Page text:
3) Events and chaos

The event DOM-based model, introduced with ActionScript 3.0, was a fantastic improvement for building complex applications. (Maybe some of you guys remember the good old Delegate class.) But if we pay attention to the memory leaks issues in ActionScript, arguably the persistence of object references through events is responsible in most of the cases. Because the event model is very flexible and easy-to-use, event listeners are often disseminated all over the code, without any rules or well defined structures. The fact is that if you implement a large number of unorganized lines of code within an application, you introduce "chaos in the computer"!

Now, just imagine a complete on line music editor, with tens of modules called, created, and displayed on the fly. Each module is composed of many different classes which are responsible for synchronous or asynchronous treatments (loading and saving data, playing back music, checking for music theory rules, etc.). Such an application cannot be developed if you do not take care of memory usage. Unfortunately, there is no way to easily fix event management issues. Each event listener must be removed before deleting unused modules and this could become really fastidious when you have to check hundreds of classes.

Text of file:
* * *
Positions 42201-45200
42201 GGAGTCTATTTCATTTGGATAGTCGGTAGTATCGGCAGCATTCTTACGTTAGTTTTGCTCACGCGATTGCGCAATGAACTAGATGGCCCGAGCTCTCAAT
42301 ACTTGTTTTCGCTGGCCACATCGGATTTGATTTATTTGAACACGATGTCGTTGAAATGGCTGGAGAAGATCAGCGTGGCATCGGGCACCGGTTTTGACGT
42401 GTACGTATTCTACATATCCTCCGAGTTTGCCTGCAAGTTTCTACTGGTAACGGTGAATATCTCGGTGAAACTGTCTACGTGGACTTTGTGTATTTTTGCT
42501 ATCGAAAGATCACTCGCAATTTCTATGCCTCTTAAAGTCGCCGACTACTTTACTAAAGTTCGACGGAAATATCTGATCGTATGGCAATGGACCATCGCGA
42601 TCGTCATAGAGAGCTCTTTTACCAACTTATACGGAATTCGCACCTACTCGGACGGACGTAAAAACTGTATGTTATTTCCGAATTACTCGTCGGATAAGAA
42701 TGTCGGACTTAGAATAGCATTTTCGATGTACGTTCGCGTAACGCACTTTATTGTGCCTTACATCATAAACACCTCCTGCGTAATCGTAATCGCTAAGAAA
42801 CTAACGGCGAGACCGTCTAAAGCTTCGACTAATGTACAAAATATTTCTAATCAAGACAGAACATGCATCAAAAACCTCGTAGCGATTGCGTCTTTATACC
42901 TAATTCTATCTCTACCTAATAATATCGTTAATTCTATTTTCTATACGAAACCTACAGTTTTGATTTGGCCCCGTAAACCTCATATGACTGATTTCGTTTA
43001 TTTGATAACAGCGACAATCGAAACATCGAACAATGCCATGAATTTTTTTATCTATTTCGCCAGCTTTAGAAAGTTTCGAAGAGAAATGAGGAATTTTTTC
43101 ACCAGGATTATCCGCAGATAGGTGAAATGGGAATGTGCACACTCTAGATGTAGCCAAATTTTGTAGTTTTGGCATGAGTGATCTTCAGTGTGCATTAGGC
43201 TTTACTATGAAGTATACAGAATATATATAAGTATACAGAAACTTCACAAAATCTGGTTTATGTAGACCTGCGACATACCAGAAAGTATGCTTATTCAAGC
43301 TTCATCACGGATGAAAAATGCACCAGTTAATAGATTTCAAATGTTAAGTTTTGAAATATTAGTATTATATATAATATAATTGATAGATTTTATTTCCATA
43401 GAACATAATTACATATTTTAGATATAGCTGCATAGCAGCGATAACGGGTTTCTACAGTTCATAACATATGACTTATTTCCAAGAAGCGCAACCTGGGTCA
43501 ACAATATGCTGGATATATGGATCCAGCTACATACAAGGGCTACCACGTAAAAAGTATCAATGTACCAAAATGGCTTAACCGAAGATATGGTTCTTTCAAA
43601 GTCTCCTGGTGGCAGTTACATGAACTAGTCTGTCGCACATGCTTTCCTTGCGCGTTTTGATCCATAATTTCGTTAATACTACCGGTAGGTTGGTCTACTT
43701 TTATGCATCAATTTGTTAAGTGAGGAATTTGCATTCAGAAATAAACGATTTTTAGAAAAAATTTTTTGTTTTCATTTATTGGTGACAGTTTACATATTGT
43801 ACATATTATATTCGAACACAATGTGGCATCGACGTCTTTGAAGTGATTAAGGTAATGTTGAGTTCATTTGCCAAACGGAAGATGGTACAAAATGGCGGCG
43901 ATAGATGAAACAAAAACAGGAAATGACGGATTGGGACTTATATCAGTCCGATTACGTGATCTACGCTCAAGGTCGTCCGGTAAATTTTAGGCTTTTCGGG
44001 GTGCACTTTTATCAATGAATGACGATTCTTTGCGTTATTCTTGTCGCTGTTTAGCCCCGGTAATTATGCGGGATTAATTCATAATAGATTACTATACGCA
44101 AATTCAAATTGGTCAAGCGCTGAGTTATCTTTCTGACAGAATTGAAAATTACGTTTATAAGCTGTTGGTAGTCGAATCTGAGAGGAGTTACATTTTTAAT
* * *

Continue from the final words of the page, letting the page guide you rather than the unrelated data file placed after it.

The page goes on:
4) The EventCollector class

As we commonly say: "The simplest ideas work the best."
And the event collection concept is probably one of the most simple reusable piece of code ever written in ActionScript.

We know, that (fortunately) there are no mechanisms to automatically remove event listener references when setting an object to null. But if we consider the process of deleting an object, we would never have to know the number or type of event listeners associated to it and what they are doing. Our only concern should be to ensure their destruction.
That is precisely what the EventCollector class does! So, it has been designed with two main goals:

  • provide a convenient API to gain more time and write well-structured code,
  • ensure to delete event references in all cases.

Moreover, the EventCollector class  has been the SPAS 3.0 core event manager since 2006, which means that its robustness, efficiency and flexibility have been well-tested for many years.